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Are Social Compliance Audits Useful in China?

January 26, 2016

 by Renaud Anjoran


A few weeks ago I responded to a Q&A on ChinaImportal on the topic of social audits in China. Two of the questions were particularly relevant to this blog's audience.

1. Have working conditions improved?

Yes but it is mostly driven by market forces. There are fewer workers willing to join factories, and they can pick their employer. Offering safer and more comfortable working conditions is a good policy to attract and retain employees.

Government regulations also force new factory buildings to take fire safety into account, and existing factories sometimes have to make new openings when necessary.

Have audits from customers helped? In most cases, only marginally. Factory managers prefer to conceal the truth. Some big factories, which sell to a multitude of large retail chains that each has its own social compliance policy, have to prepare more than 5 separate sets of books! And, to make matters worse, many auditors are taking bribes and distorting reality.

Overall I think many brands and retailers are using social compliance audits in a way that is not useful. Which gets us to question 2...


2. What are the alternatives for socially conscious buyers?

If you work in a large company and top management asks for a report that makes them look good, nothing useful will come out of it. Many auditing firms will be happy to help you, or you can do it internally (a less commonly adopted solution). You will come up with a standard and, truth be told, your suppliers will learn how to play your game.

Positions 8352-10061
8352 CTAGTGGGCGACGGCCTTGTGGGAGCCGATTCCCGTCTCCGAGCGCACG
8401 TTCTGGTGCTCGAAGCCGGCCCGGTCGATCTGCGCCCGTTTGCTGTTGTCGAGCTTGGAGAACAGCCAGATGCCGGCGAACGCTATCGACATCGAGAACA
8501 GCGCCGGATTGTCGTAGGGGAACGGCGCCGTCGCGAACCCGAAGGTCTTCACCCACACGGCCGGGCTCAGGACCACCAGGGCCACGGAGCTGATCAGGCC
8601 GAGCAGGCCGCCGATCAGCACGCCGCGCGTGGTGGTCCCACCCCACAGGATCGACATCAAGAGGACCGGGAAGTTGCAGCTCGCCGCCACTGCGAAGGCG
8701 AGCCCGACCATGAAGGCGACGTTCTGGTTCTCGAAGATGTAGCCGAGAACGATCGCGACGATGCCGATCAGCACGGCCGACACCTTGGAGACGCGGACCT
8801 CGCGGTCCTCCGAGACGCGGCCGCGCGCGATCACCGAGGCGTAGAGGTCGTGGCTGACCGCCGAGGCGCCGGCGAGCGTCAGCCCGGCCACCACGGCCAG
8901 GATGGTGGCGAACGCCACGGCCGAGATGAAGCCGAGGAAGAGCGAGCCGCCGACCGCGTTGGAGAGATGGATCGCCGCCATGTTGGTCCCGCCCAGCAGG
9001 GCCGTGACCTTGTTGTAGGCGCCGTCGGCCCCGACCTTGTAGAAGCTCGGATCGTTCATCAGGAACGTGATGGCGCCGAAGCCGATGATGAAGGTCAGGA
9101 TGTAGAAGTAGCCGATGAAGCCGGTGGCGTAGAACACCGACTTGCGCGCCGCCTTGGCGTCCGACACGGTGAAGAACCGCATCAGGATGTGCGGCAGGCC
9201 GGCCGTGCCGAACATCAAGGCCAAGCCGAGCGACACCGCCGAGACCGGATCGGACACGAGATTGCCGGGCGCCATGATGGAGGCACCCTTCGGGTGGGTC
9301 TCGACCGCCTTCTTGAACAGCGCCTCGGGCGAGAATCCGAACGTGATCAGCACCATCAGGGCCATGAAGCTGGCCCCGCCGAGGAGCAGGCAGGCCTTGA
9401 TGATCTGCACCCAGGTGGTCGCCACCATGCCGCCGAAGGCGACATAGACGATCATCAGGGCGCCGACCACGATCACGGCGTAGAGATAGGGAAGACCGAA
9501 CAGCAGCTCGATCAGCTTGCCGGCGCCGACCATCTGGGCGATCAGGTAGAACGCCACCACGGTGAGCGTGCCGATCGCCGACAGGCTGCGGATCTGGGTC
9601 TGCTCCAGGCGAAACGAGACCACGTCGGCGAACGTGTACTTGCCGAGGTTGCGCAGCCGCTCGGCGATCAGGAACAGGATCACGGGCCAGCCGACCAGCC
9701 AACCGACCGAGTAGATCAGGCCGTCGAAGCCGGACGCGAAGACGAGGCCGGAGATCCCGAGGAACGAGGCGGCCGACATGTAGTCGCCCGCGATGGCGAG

If you need to run audits (e.g. because your customers ask for it) but you want the fundamentals to improve, you can provide coaching to the factories. But you will need to set small and specific goals to each factory based on their situation, and you will need to be patient.

(To speed things up, you could pair your managers' visits to each factory with a "show me what you have done in the past month about social compliance" discussion, and you could include social improvements in your suppliers' evaluation system.)

If you consider your suppliers are true partners and you want to help them improve, make sure to work with companies that are open to changing the way they are working. I can see two ways to do this.

  • One original example is Tchibo, a German 3.4 billion euro retailer that sells 3,000 products. They have been applying their Worldwide Enhancement of Social Quality Programme for a few years, with positive results. The first step is to facilitate dialogue between management and workers.
  • There are ways to improve processes so that safety, quality, and staff morale go up, while at the same time raising (sometimes doubling or tripling) the number of units made in one labor hour. When this type of initiative is carried out, not only your suppliers will make more money and be more reliable, but you will probably never have serious problems about safety or excessive hours in your supply chain. (Note that, in the Tchibo programme, consultants are often called in to apply this type of project).


22 Signs Of Good Factory Management in China eBook

Topics: Ethical Sourcing

Renaud Anjoran

Renaud Anjoran

15 years experience in China.
Partner, China Manufacturing Consultants.
Worked with hundreds of factories in China.
Certifications: ASQ CQE & CRE; ISO 9001 & 14001 lead auditor.
Author of well-read blog, Quality Inspection Tips.

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